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OWS has put the focus on finance capital as a driver of inequality, and on the need for political action to address it. But what is the function of finance capital in the modern world, and how should our politics address it? This panel will bring together various Marxist and anarchist perspectives on finance capital.

Radhika Desai is Professor at the Department of Political Studies, University of Manitoba, Winnipeg, Canada. She is the author of Slouching Towards Ayodhya: From Congress to Hindutva in Indian Politics (2nd rev ed, 2004) and Intellectuals and Socialism: 'Social Democrats' and the Labour Party (1994), She edited Developmental and Cultural Nationalisms in 2009. She is co-editing Volume 27 of Research in Political Economy with Paul Zarembka.

Alan Freeman is co-editor of the ‘Future of World Capitalism’ book series and is a former economist at the Greater London Authority. He wrote ‘The Benn Heresy’ and co-edited two books on value theory and, with Boris Kagarlitsky, ‘The Political Economy of Empire and the Crisis of Globalisation.’ With Andrew Kliman he co-edits the new critical pluralist journal Critique of Political Economy.’

Andrew Kliman, a professor of economics at Pace University, is the author of The Failure of Capitalist Production: Underlying Causes of the Great Recession and Reclaiming Marx’s “Capital”: A Refutation of the Myth of Inconsistency. He and Alan Freeman edit Critique of Political Economy, a new scholarly online journal. Many of his writings are available at akliman.squarespace.com and With Sober Senses, marxist-humanist-initiative.org/our-publication, Marxist-Humanist Initiative’s publication.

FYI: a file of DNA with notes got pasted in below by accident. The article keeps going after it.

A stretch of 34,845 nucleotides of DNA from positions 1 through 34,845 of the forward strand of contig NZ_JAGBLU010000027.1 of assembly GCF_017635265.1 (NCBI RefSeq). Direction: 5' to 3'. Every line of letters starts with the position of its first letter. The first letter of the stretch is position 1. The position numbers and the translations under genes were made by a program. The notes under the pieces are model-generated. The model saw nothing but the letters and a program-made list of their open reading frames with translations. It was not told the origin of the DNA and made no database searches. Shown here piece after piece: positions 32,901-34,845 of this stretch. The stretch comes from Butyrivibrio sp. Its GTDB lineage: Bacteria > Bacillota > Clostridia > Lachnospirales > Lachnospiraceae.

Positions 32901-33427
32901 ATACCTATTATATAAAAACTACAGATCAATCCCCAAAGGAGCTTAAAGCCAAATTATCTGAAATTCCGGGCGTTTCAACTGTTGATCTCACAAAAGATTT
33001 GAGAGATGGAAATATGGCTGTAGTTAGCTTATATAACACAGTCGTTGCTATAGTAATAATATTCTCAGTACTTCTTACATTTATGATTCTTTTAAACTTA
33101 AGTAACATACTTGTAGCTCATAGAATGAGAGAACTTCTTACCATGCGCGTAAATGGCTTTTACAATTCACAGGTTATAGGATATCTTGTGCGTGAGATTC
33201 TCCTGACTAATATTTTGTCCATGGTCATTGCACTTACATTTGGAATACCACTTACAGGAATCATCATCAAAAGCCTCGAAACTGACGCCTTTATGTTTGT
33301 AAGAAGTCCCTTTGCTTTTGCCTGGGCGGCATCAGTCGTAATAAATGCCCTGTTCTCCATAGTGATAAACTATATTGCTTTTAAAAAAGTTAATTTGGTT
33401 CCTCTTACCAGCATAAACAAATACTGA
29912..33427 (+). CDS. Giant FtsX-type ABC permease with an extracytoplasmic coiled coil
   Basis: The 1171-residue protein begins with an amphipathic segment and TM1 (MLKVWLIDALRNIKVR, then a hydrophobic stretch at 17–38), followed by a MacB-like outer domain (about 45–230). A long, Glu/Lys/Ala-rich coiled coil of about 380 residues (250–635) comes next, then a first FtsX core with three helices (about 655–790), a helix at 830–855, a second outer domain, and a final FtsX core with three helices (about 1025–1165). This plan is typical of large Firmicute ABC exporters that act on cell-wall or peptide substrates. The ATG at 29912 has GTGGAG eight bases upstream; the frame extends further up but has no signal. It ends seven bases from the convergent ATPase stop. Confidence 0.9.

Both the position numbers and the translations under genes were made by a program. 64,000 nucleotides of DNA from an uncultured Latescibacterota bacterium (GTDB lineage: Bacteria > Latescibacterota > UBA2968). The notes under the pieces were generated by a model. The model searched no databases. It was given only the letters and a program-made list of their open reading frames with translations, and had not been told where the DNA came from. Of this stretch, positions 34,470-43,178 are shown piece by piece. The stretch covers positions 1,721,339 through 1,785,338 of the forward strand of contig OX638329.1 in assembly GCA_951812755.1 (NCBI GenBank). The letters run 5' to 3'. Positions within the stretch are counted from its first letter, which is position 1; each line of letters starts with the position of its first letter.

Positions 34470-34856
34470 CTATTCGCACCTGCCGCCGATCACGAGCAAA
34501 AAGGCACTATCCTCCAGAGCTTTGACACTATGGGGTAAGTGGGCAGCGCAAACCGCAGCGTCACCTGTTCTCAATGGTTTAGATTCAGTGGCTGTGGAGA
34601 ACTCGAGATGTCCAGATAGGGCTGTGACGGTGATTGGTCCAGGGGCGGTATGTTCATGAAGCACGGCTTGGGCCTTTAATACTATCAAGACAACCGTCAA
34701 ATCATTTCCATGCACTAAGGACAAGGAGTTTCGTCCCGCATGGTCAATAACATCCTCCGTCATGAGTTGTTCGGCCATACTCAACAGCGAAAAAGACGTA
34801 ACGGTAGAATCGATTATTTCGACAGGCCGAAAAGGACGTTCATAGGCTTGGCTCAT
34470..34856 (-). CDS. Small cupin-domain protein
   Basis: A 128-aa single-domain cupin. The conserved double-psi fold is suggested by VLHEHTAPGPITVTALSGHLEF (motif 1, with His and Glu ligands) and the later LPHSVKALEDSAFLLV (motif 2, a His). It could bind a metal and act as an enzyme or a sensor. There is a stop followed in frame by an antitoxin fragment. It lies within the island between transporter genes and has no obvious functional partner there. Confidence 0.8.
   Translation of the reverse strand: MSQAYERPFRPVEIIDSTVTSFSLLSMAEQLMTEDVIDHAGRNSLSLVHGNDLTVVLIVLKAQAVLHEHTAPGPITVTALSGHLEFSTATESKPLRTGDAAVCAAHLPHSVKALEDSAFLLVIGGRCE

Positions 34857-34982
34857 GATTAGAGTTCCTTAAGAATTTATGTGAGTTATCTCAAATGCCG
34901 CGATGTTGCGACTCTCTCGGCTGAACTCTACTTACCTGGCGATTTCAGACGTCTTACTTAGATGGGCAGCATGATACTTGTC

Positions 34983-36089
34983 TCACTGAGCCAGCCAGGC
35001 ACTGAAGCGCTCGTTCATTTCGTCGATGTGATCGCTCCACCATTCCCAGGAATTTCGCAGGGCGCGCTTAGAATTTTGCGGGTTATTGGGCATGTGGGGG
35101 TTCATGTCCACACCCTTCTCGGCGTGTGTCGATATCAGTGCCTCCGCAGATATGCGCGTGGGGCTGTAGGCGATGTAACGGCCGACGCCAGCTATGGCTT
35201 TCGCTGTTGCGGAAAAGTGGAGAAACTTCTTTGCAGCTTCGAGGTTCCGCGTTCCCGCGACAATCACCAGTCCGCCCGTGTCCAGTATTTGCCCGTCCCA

Costas Panayotakis is Associate Professor of Sociology at CUNY's New York City College of Technology and author of Remaking scarcity: from capitalist inefficiency to economic democracy.

ACCORDING TO LENIN, the greatest contribution of the German Marxist radical Rosa Luxemburg (1871-1919) to the fight for socialism was the statement that her Social Democratic Party of Germany had become a “stinking corpse” as a result of voting for war credits on August 4, 1914. Lenin wrote this about Luxemburg in 1922, at the close of the period of war, revolution, counterrevolution and reaction in which Luxemburg was murdered.
Hungarian literary critic and political theorist Georg Lukács is generally recognized, along with thinkers such as Antonio Gramsci and Rosa Luxemburg, as one of the most influential intellectual figures of twentieth century Marxism. And while Lukács’ reading of Marx is possibly the most sophisticated and intellectually rigorous to be found in the century and a half long trajectory of historical materialism, his legacy suffers from the “misfortune” that, unlike Gramsci and Luxemburg, he survived what is known as the heroic period of Third International Marxism: the late teens and early twenties.